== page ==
Oxford alumnus Tim Healey, who participated in the Men's Coxed four at the 1948 Olympics, has kindly shared some photos with us.
Back row from left to right: The crew of the 1948 Coxed IV
R M Collins; W J H Leckie; A J R Purssell; W W Woodward
Front row from left to right: The coaches of the Coxed IV
A D Rowe (Sculler in the 1948 Olympics); J H T Wilson (Winner of the gold medal in the Coxless pairs in the 1948 Olympics); A McCulloch (Winner of the silver medal as a sculler in the 1908 Olympics); W G R M Laurie (Winner of the gold medal in the coxless pairs in the 1948 Olympics and father of the actor Hugh Laurie)
Sitting at the front of the photo:
J A D Healey (Cox of the 1948 Olympic Coxed IV)
The rocky road to Wembley
Oxford alumnus Geoff Tudor remembers the 1948 Olympics – the last time London hosted the Games.
'Some of us reached the 1948 Olympics by the strangest of routes; one of our sprinters was a cricketer by choice! My own main sport was boxing, and I’d done no track running until two years before the Olympics, and no steeplechasing until six months before.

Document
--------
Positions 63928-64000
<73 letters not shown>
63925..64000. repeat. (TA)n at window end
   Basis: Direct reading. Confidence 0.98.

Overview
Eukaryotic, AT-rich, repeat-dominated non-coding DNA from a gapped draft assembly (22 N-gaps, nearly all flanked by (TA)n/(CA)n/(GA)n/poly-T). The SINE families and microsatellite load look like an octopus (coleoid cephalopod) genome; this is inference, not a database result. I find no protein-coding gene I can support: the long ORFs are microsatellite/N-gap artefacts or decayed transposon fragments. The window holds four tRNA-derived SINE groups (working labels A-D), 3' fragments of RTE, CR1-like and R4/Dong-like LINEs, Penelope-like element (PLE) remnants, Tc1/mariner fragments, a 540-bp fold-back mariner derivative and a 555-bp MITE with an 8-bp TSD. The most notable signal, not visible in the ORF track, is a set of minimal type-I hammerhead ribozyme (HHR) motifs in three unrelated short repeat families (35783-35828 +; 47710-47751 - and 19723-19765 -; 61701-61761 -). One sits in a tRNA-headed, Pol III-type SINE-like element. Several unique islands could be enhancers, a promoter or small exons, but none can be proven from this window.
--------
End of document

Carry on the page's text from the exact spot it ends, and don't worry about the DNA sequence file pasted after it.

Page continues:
Here’s a summary of my rocky road to Wembley.
I’ve no memories of being especially aggressive at school, but boxing seemed to come naturally, and soon I won a place in the school team for the lowest weight. Cross-country I also enjoyed, but fate determined that there was no opportunity to win a place in one of the school teams.
People born in the past 40 years have no conception how much the early life of us older folk was disrupted by illness. Every Spring term many of us would be laid low by measles, German measles, chicken-pox or mumps – warded off nowadays by early jabs. Three years in succession, when the cross-country was held, I was in the school sanatorium with rash or spots or swelling. Only in my last year was I free from illness, ran in the race and finished the winner.